Double die error coins

When a (penny) working die was manufactured, it is typically struck three times by the puncheon. (Halfpenny dies were struck twice.) Between pressings the die is annealed and machined. When the die is put into the hobbing press for the next strike it has to be carefully aligned so that the punch strikes the die in exactly the same place. If the alignment is imperfect then the die will show displaced imprints of the earlier strikes. This is a well-known phenomenon and a die exhibiting such a feature is said to be a "doubled die".
A good illustration of this is this 1943 halfpenny specimen shown here in fairly high resolution:

Double die error penny

Obverse of a 1943 halfpenny showing a doubled legend produced by imperfect alignment of die and punch on the second pressing.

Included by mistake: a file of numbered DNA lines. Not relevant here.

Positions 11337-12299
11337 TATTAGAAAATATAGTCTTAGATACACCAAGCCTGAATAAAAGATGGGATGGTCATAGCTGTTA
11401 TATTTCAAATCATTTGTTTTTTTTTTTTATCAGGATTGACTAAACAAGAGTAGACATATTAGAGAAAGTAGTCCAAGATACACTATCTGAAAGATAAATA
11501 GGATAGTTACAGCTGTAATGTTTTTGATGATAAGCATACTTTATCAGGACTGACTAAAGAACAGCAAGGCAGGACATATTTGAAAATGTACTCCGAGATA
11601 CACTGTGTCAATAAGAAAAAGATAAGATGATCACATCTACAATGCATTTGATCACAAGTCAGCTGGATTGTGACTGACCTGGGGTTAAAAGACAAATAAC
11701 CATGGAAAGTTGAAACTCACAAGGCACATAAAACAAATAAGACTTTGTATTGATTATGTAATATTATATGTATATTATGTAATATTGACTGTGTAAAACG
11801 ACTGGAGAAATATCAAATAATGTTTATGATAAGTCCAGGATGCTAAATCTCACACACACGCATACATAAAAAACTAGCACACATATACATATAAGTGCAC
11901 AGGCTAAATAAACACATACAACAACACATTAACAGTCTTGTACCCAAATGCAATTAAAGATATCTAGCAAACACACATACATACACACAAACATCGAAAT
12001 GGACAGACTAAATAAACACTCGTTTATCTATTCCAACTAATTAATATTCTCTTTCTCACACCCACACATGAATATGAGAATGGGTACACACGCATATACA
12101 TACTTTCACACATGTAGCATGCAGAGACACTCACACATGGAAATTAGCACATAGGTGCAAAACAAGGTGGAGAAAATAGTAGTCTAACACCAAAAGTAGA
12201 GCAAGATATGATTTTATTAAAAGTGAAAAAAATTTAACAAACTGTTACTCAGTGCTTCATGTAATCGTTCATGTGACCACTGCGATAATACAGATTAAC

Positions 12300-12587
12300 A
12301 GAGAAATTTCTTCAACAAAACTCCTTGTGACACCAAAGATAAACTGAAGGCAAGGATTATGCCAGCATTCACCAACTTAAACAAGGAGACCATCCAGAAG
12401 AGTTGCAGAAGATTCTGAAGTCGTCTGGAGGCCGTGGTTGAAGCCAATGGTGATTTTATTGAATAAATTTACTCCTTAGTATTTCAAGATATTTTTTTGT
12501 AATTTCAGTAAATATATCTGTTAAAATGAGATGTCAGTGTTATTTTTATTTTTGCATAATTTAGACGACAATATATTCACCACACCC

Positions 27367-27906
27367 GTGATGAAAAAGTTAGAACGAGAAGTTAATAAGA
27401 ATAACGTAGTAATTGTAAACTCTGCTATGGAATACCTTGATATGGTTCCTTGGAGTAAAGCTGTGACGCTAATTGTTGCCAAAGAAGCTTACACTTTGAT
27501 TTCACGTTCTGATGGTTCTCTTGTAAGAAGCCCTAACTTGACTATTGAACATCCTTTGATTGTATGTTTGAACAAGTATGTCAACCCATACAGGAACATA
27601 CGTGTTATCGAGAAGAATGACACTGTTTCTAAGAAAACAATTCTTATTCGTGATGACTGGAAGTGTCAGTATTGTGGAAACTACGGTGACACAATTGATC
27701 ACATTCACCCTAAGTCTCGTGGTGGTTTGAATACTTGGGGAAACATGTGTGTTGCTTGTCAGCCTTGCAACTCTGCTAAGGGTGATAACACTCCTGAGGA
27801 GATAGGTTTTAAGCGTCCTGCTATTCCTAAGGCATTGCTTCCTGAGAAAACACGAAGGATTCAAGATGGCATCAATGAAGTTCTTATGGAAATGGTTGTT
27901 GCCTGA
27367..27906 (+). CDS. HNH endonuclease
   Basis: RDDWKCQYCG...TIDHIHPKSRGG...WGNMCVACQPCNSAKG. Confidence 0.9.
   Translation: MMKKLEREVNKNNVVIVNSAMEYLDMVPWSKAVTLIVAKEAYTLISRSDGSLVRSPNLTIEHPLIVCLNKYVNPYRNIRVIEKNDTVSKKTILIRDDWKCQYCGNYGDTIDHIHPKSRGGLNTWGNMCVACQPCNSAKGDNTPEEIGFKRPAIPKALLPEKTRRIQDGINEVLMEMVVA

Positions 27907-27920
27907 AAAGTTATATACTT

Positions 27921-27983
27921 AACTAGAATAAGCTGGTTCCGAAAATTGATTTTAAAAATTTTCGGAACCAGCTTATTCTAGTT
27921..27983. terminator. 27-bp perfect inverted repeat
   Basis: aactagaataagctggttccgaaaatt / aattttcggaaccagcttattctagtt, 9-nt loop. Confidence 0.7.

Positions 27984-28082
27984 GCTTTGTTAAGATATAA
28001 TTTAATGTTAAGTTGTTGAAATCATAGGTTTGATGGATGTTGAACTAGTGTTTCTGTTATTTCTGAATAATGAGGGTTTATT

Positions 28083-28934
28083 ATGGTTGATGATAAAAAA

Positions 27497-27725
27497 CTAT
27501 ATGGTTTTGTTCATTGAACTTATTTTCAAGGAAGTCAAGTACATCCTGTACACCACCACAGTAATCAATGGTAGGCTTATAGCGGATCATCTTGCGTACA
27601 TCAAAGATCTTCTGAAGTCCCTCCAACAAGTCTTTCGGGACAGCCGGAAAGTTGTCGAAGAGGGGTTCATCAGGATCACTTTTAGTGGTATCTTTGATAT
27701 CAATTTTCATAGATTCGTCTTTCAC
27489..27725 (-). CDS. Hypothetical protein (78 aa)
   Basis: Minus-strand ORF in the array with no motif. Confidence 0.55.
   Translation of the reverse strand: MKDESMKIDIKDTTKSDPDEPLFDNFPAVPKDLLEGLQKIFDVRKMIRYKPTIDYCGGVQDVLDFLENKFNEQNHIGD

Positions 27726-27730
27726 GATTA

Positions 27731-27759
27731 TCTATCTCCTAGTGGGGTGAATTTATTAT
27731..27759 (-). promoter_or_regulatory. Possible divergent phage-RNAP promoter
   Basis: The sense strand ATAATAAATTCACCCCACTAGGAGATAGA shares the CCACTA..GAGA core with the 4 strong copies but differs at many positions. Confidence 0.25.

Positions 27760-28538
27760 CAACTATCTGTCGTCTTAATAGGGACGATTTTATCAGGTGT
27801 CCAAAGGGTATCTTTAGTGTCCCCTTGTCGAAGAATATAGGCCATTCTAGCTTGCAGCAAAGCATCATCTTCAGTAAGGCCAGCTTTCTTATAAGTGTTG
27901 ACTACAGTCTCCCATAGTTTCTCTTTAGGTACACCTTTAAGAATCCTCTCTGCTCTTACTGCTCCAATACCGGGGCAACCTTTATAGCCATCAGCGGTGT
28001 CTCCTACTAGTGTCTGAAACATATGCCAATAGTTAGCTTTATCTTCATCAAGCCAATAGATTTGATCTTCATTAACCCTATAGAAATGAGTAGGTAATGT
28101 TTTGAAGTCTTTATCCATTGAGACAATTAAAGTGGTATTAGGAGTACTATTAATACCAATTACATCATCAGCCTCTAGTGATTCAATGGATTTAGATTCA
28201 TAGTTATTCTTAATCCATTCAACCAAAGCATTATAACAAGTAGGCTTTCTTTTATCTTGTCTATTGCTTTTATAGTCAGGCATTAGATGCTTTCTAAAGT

The double-nose Queen

The one variety recorded amongst the Perth Mint pennies of the sixties is the extraordinary "double-nosed queen" variety where the obverse shows multiple anomalies, the most obvious of which is a second nose on the face of Queen Elizabeth.

There are four anomalies clearly visible in this picture.
1. The nose is doubled.
2. The ribbon is doubled.
3. There is doubling of the legend on the right.
4. The upper chest is doubled.


Doubling of the legend on the lower left. This is not obvious from the main picture but shows clearly in the high-resolution image